Promising drug for children with AIDS.
Promising drug for children with AIDS
Ongoing analysis of the treatment of AIDS-infected children with the drug zidovudine zidovudine /zi·do·vu·dine/ (zi-do´vu-den) a synthetic nucleoside (thymidine) analogue that inhibits replication of some retroviruses, including the human immunodeficiency virus; used in the treatment of HIV infection and AIDS. (AZT AZT or zidovudine (zīdō`vydēn'), drug used to treat patients infected with the human immunodeficiency virus (HIV), which causes AIDS; also called ), described at a National Institute of Mental Health The National Institute of Mental Health (NIMH) is part of the federal government of the United States and the largest research organization in the world specializing in mental illness. seminar last week, brings encouraging news to a tragic situation.
Investigators recently reported substantial IQ gains for 21 youngsters infected with the AIDS virus AIDS virus
See HIV. given AZT for six months through a continuous transfusion pump strapped to their backs (SN:10/8/88, p.231). Now one of the scientists, Pim Brouwers of the National Cancer Institute, says IQ increased at the same rate for children with and without evidence of brain disease, although the latter group had higher scores. Furthermore, while children infected with AIDS in utero in utero (in u´ter-o) [L.] within the uterus.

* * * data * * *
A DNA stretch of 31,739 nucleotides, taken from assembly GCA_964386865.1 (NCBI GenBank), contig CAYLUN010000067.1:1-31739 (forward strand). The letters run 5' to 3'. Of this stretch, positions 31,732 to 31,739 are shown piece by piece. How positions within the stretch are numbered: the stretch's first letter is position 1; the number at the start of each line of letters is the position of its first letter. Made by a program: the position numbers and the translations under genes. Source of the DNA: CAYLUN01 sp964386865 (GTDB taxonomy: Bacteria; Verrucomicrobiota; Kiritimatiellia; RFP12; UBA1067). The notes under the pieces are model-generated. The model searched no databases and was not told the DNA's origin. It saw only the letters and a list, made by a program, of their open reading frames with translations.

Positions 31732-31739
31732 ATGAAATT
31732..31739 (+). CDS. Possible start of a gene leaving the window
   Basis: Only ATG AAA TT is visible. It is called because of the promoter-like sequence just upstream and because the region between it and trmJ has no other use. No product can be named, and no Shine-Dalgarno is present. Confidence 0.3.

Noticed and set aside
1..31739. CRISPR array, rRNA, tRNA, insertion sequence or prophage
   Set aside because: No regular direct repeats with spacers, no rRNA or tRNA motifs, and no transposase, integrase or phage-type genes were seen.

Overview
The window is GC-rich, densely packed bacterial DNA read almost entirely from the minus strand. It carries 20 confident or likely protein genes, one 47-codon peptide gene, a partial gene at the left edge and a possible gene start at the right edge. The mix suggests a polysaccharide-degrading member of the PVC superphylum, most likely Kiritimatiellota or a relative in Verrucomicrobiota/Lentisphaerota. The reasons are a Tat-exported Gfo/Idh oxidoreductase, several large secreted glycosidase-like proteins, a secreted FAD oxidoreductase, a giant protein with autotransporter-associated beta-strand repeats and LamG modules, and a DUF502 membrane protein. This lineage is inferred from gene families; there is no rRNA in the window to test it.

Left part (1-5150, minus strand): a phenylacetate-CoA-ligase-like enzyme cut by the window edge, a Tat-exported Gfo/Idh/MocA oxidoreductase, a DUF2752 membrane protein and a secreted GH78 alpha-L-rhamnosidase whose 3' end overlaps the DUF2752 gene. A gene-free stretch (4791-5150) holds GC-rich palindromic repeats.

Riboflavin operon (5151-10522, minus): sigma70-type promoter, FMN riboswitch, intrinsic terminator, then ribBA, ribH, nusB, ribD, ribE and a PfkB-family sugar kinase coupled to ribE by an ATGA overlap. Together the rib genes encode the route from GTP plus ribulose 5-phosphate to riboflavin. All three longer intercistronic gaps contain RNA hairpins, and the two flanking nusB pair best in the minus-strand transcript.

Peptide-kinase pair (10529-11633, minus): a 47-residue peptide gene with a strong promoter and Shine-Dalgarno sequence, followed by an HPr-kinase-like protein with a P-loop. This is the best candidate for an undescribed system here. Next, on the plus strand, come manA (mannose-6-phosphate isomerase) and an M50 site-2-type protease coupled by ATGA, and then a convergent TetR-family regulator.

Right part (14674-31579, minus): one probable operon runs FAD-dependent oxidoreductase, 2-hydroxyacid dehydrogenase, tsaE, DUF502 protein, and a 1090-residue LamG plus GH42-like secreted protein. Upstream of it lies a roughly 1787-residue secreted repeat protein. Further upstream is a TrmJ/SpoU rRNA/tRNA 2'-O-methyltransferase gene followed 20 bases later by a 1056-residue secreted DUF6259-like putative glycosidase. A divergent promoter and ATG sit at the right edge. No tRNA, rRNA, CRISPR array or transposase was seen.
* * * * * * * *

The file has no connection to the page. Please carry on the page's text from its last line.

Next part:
In the uterus.
in utero adv. had lower IQs than those infected through blood transfusions blood transfusion, transfer of blood from one person to another, or from one animal to another of the same species. Transfusions are performed to replace a substantial loss of blood and as supportive treatment in certain diseases and blood disorders. , intelligence scores increased proportionally in these two groups over the six months.
Among children older than 6 years. Brouwers says, the biggest improvement was on performance IQ (picture completion and other tests of perception and motor ability).
Parental reports of the childrens' ability to function independently and communicate with others also revealed significant improvement over the study period.
"Whatever way we split the data, we see robust positive effects of continuous infusion AZT therapy," Brouwers says.
It appears AIDS interferes with children's ability to retrieve and express much of what they learn on a day-to-day basis, he adds.
Infants and children account for 2 percent of the U.S. AIDS cases reported to the Centers for Disease Control in Atlanta. The incidence of childhood AIDS is rising. Brouwers points out, with at least 3,000 new cases expected by 1991.